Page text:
The full ceremonial name of the city given by King Buddha Yodfa Chulaloke, and later edited by King Mongkut, is Krungthep Mahanakhon Amonrattanakosin Mahintharayutthaya Mahadilokphop Noppharatratchathani Burirom-udomratchaniwet Mahasathan Amonphiman Awatansathit Sakkathattiya Witsanu Kamprasit (กรุงเทพมหานคร อมรรัตนโกสินทร์ มหินทรายุธยามหาดิลกภพ นพรัตน์ราชธานี บุรีรมย์อุดมราชนิเวศน์มหาสถาน อมรพิมานอวตารสถิต สักกะทัตติยะวิษณุกรรมประสิทธิ์, listen. This ceremonial name is composed in combination of two ancient Indian languages, Pāli and Sanskrit. According to the romanisation of these languages, it can actually be written as Krung-dēvamahānagara amararatanakosindra mahindrayudhyā mahātilakabhava navaratanarājadhānī purīrāmasya utamarājanivēsana mahāsthāna amaravimāna avatārasthitya shakrasdattiya vishnukarmaprasiddhi. It translates to "The city of angels, the great city, the eternal jewel city, the impregnable city of God Indra, the grand capital of the world endowed with nine precious gems, the happy city, abounding in an enormous Royal Palace that resembles the heavenly abode where reigns the reincarnated god, a city given by Indra and built by Vishnukam".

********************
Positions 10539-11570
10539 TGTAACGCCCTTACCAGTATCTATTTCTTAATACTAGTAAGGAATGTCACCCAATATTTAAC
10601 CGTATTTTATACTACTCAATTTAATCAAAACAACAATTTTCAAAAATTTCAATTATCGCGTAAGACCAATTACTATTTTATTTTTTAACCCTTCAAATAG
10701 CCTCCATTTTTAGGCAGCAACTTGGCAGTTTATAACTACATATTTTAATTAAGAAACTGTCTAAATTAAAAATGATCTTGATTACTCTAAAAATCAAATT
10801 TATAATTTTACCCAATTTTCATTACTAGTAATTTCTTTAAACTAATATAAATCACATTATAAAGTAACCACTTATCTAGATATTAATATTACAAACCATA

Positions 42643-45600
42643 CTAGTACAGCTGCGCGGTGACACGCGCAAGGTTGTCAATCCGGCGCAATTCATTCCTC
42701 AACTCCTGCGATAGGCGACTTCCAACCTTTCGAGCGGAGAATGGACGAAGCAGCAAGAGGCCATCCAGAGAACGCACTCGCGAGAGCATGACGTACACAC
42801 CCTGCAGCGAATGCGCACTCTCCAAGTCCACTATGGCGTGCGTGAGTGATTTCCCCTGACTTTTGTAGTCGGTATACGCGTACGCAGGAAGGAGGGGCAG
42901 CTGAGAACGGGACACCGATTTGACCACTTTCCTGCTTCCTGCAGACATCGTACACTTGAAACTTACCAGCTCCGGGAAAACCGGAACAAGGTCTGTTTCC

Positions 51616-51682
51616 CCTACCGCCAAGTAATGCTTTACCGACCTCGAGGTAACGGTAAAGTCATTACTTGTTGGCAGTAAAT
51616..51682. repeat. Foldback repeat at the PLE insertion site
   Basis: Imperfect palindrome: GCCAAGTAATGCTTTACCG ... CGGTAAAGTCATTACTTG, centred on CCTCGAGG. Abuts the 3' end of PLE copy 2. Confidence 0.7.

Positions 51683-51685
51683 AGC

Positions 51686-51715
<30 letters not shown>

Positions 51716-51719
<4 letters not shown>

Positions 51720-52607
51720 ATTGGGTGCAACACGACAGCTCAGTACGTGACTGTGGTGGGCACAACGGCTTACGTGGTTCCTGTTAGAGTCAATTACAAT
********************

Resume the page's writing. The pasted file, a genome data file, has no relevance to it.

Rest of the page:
Local school children are taught the full name, although few can explain its meaning because many of the words are archaic. Most Thais who do recall the full name do so as a result of its use in a popular song (กรุงเทพมหานคร/Krung Thep Mahanakhon by อัสนี-วสันต์ โชติกุล/Asanee-Wasan Chotikul 1989) and will often recount it by recalling the song at the same time, much in the same way that English speakers might sing the alphabet song while reciting the English alphabet.
The full name of the city is listed by Guinness Book of Records as the world's longest place name.